5 airports closed as Storm Etau approaches central Vietnam

By Pham Linh, Xuan Ngoc, Doan Loan   November 10, 2020 | 09:07 am GMT+7
5 airports closed as Storm Etau approaches central Vietnam
Motorbike drivers fall on Nguyen Thien Thuat Street in Nha Trang due to strong winds triggered by Storm Etau, November 10, 2020. Photo by VnExpress/Xuan Ngoc.
Five airports in the south central and Central Highlands regions have been closed ahead of Storm Etau’s expected arrival on Tuesday afternoon.

At 8 a.m. on Tuesday the storm was off the coast between Binh Dinh and Ninh Thuan provinces with winds of 75 kph, according to the National Center for Meteorological and Hydrological Forecasting.

In the next few hours it is expected to move west at a speed of 15 kph and make landfall over Khanh Hoa Province, home to the famous beach resort town of Nha Trang, before weakening into a tropical depression.

The U.S. Navy and the Tropical Storm Risk (TSR), a leading forecaster and mapper of tropical storm activity at London University, too forecast the storm to make landfall over Nha Trang on Tuesday afternoon.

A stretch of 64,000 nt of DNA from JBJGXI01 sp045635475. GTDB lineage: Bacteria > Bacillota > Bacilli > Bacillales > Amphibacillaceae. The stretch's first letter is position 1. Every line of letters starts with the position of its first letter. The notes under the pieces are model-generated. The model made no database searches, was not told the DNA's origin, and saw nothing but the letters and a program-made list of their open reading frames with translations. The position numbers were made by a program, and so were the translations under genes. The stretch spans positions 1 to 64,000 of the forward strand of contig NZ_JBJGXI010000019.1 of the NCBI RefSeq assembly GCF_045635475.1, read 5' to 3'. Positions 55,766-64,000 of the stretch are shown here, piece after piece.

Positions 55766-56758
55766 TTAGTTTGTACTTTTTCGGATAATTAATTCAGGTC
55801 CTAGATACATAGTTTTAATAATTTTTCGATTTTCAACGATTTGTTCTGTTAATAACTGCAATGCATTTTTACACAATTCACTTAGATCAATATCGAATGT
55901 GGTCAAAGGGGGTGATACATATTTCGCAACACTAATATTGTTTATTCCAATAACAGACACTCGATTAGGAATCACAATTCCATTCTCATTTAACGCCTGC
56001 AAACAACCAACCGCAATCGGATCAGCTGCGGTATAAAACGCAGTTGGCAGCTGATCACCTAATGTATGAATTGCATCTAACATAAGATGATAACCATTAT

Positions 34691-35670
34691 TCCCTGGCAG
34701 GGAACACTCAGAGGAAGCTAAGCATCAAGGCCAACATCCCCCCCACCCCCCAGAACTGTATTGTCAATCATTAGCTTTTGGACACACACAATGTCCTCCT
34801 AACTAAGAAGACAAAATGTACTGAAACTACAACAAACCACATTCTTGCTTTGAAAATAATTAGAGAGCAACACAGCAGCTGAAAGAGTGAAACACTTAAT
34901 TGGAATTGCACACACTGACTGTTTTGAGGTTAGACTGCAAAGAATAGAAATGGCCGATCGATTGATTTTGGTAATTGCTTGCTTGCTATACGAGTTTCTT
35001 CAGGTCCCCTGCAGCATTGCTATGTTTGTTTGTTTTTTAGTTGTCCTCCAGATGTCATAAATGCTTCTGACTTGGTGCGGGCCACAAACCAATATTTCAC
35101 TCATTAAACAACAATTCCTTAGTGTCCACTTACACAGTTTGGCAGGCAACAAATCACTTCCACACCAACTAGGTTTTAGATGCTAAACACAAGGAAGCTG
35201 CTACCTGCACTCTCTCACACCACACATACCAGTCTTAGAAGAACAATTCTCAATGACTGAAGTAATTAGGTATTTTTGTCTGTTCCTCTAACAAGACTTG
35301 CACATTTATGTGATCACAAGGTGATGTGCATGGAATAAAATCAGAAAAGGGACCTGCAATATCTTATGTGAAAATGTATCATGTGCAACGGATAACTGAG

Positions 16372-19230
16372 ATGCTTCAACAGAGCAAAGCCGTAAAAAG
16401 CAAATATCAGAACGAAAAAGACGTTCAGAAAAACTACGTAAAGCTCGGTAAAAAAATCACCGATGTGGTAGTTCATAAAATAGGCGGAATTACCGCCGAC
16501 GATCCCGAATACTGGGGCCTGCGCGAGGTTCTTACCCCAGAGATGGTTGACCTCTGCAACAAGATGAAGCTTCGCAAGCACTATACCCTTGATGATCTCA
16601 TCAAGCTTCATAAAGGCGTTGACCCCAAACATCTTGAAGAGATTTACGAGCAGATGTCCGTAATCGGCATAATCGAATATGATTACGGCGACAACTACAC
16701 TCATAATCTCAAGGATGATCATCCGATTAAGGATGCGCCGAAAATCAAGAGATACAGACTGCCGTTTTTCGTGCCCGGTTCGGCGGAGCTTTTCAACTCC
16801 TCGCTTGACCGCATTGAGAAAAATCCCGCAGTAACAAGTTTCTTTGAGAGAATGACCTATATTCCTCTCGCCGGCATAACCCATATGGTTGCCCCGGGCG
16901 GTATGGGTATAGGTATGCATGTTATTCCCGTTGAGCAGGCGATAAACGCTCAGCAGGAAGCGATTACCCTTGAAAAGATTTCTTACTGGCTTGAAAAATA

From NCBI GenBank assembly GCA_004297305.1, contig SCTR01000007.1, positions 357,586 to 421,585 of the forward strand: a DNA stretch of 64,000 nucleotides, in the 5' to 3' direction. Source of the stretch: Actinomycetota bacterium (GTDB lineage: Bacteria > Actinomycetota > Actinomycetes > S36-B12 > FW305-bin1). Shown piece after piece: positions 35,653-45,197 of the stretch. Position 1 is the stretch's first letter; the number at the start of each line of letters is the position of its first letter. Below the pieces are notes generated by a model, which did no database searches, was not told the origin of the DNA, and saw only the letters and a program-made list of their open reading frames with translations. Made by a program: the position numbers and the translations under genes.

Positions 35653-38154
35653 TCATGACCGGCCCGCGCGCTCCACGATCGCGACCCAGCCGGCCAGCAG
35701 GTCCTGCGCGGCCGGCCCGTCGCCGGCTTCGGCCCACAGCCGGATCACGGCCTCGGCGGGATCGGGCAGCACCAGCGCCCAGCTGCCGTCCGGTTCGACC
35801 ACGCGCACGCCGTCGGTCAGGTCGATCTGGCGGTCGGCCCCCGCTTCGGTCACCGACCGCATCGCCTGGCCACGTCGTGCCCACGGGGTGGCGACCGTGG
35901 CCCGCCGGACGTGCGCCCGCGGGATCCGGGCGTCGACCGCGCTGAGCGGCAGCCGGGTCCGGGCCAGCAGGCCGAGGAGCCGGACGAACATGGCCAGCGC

Aviation authorities shut down the airports of Tuy Hoa in Phu Yen, Cam Ranh in Khanh Hoa and Phu Cat in Binh Dinh in the central region and Buon Ma Thuot in Dak Lak Province and Lien Khuong in Lam Dong Province in the Central Highlands as a precaution.

Ly Son Island off the province of Quang Ngai and An Nhon Island off Binh Dinh Province have been hit by strong winds.

The area from Thua Thien-Hue to Khanh Hoa provinces, home to many popular tourist destinations and beaches, have had heavy rains since 7 p.m. Monday.

In Nha Trang, many trees were uprooted on Thich Quang Duc Street in the downtown area. Along its coast, waves rose up to three meters. Authorities evacuated over 2,400 people living in low-lying areas.

Etau is the 12th storm to hit Vietnam this year.

The central region suffered from torrential rains, widespread flooding and landslides after being hit by four storms in October. At least 235 people were killed or went missing and almost 390,000 houses were flooded, according to the Vietnam Disaster Management Authority.

 
 
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